IN our conservative culture, wishing the misfortune of death upon others or openly rejoicing in their death is a contemptible taboo.
A Candid Date with Masola wa Dabu Dabu
Our culture prescribes that one cannot wish the death of another individual; not even during meditation or in silent prayer.
We believe that wishing death upon others could instead result in the early death of the bearer of the ill wish. If encouraging discourse on wishing Adolf Hitler or his surrogates dead is a transgression, then during the course of the World War II many would have been found guilty of committing a cardinal sin.
It does not need rocket science to demonstrate that humanity has benefited from some people’s death. It can be proved that the only way some problems can be resolved in favour of the people is through the death of one or two individuals.
The scriptures offer a dint of moral justification for such extreme views through the death of Jesus Christ who died for our sins.
From a historic perspective, the death of an individual or two has provided some form of reprieve to the persecuted people.
Our dear Africa has benefited from the largess of selective death.
Countries like Angola, Malawi and Zaire, to name but a few, stick out prominently as having benefited immensely after the deaths of the domineering protagonists.
From 1975 to 2002, the mighty Zambezi River used to flow with blooded waters from the victims of a savage civil war that raged at its basins in Angola. A humanoid scourge known as Jonas Savimbi led Unita in fighting an ugly war against the MPLA government.
He roamed southern Angola and decimated communities. Reprieve for the war-torn country arrived unexpectedly on February 22 2002, when Savimbi was killed during a clash with government troops.
Angola got the relief it had been looking for with many people celebrating the unexpected death of a universal scourge. Benefits of Savimbi’s death to Angola started accruing six weeks later when Unita and the MPLA agreed on a ceasefire. Angola continues to make impressive economic strides with an unprecedented growth rate.
It was not a military defeat of Unita in the battlefield that brought peace. It was Savimbi’s death.
The resultant reprieve after his death was enough to absolve those who would have openly prayed for his death.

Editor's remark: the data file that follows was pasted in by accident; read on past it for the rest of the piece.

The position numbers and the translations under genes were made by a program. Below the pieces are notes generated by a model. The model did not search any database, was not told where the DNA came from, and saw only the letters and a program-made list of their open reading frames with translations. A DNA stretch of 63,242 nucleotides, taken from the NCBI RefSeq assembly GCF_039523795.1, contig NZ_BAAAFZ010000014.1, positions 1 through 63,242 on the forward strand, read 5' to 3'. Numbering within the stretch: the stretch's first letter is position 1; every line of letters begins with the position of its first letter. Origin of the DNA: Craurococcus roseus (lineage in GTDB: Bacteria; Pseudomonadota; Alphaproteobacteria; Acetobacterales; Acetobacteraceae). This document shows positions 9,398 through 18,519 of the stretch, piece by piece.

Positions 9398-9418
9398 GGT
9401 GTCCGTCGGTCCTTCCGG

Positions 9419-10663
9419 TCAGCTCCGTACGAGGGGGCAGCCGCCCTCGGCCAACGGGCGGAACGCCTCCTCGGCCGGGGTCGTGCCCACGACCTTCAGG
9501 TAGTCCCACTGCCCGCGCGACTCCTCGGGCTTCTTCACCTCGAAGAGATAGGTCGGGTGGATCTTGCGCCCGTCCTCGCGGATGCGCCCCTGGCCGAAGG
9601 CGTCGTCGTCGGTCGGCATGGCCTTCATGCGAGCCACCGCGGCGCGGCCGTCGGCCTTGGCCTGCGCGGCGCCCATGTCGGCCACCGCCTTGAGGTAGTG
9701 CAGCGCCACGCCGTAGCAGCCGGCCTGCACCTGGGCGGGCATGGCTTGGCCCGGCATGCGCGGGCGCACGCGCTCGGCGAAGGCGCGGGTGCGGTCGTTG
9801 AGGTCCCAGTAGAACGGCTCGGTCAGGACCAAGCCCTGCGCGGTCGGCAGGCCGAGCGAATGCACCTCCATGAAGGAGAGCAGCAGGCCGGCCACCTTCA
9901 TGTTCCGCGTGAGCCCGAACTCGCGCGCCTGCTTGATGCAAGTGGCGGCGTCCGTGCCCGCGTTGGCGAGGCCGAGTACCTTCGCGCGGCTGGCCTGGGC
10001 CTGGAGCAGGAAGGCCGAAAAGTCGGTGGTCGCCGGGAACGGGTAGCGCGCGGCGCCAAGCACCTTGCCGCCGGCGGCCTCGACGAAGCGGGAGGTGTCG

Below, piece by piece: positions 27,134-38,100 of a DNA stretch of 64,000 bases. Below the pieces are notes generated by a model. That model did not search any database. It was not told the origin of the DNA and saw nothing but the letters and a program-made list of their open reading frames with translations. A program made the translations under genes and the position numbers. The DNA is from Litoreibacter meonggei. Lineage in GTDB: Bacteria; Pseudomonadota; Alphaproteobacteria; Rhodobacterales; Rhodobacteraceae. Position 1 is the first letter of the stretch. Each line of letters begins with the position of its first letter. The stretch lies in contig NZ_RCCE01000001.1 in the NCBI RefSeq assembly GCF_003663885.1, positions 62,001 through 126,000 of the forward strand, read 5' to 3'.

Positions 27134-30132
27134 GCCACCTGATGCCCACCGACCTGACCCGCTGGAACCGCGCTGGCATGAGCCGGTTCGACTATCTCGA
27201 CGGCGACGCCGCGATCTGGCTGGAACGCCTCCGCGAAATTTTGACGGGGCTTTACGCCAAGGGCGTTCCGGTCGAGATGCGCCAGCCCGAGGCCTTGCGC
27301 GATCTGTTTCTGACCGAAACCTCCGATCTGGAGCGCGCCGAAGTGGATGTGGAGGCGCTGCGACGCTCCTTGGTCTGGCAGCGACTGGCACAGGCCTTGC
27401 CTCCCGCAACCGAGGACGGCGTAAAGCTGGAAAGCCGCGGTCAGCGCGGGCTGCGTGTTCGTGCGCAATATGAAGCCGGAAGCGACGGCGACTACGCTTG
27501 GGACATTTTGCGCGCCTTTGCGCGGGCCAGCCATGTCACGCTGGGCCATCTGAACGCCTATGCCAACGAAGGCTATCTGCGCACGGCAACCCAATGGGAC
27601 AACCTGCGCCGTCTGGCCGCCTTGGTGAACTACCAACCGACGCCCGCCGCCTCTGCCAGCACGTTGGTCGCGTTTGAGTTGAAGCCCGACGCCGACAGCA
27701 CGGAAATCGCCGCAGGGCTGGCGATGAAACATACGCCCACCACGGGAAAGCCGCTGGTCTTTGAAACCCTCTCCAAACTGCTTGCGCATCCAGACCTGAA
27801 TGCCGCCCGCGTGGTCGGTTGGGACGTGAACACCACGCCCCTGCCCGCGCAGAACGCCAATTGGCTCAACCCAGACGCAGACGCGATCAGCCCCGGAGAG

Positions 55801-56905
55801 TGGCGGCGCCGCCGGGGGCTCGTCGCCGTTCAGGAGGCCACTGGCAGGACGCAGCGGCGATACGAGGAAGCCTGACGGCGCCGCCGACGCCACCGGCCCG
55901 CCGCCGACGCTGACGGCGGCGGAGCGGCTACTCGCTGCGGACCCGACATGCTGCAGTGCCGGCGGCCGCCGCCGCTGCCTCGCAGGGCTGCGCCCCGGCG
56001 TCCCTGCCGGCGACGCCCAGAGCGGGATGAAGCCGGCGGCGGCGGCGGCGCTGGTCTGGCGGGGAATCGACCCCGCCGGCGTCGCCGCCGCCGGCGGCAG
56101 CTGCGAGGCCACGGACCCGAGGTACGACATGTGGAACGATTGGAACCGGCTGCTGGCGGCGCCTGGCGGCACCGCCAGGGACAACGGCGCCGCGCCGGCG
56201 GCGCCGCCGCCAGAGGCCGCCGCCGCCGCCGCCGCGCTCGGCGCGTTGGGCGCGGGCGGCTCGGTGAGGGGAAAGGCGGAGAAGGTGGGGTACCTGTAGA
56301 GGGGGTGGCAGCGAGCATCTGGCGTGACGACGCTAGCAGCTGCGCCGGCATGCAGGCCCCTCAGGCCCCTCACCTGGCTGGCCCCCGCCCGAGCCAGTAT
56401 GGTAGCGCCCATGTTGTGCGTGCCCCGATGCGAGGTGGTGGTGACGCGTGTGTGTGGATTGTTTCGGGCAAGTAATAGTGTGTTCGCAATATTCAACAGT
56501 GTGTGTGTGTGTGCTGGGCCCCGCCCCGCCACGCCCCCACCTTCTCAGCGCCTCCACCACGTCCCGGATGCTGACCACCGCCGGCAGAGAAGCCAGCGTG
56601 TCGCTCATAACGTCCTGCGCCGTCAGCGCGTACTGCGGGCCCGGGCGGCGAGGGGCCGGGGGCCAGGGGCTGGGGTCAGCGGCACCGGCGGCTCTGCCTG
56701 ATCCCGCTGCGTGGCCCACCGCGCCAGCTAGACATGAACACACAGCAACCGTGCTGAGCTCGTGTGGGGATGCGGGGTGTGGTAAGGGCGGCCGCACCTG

On November 25 1997, Malawi’s Hastings Kamuzu Banda died after single-handedly ruining Malawi as President for a period nearing 34 years. During his reign, the so-called Ngwazi established the Young Pioneers, a paramilitary wing very similar in operational tactics to Zimbabwe’s green bombers and the people’s militia.
Malawians would have wished him an early death, yet culture gagged them.
Home is not very far from Angola and Malawi. The difference is that home is so peaceful and everyone is living in harmony so much that there is no need to wish anyone dead! The only time most Zimbabweans would have wished the death of others was during Zimbabwe’s war for independence.
Surely as President Robert Mugabe and Vice-President Joshua Nkomo sat in their cosy nests in Maputo and Lusaka respectively, they did wish for some stroke of misfortune to befall Ian Smith, Bishop Abel Muzorewa and the likes of General Peter Walls.
It would have been unnatural in an African context for them to admit to such wishes, yet the aims and objectives of waging a war included maiming and killing as many opponents as possible. Conversely, the Rhodesians would have prayed for Mugabe and Nkomo’s deaths and they matched this wish by actively pursuing them with an assortment of small arms, heavy arms and jet bombers.
In present-day Zimbabwe, we are lucky that we do not have to wish anyone dead. We are not subjected to untold tyranny. There is no abject poverty and there is no tribal disharmony.
We cannot wish our good leaders any perilous outcome because they are beyond reproach. They are very down-to-earth and they have human hearts. Our political system is among the best in the world as it safe-guards the principles of democracy through well-defined universal suffrage. The system protects the rights of the country’s citizens and does not poison us with indoctrination and senseless dogma.
Our system discourages us from deifying mortals, but it encourages us to respect the rulers and the rule of law without fear or favour. We are a proud nation that does not need to wish for the death of our leaders. We cannot think of any reason why those who do not share our opinions and beliefs should meet up with untimely death.
We are lucky that we do not have die-hard gun-toting losers like Mozambique has Renamo.
This is Zimbabwe. We have no reason to wish our leaders bad luck during their exploratory shuttle trips around the globe.
We do not have dictatorial leaders. Wait a minute! Maybe we have adversaries we would wish dead, but we are too morally upright to wish peril and strife upon them.
Perhaps we have become victims of our own fears and beliefs.
We have made those who torment us to believe that their evil deeds on us are a fulfilment of predefined fate. We truly do forgive others, whatever the degree of humiliation they might have caused us.
We wish for freedom, yet we are afraid to pray for it. We are guilty of denying ourselves the God-given power of prayer. Surely, praying for the death of an individual in order to save millions cannot be a statutory felony? If Zimbabweans could say their desperate prayers, maybe good leadership might visit upon them.
Let us pray!
Masola wa Dabudabu is a social commentator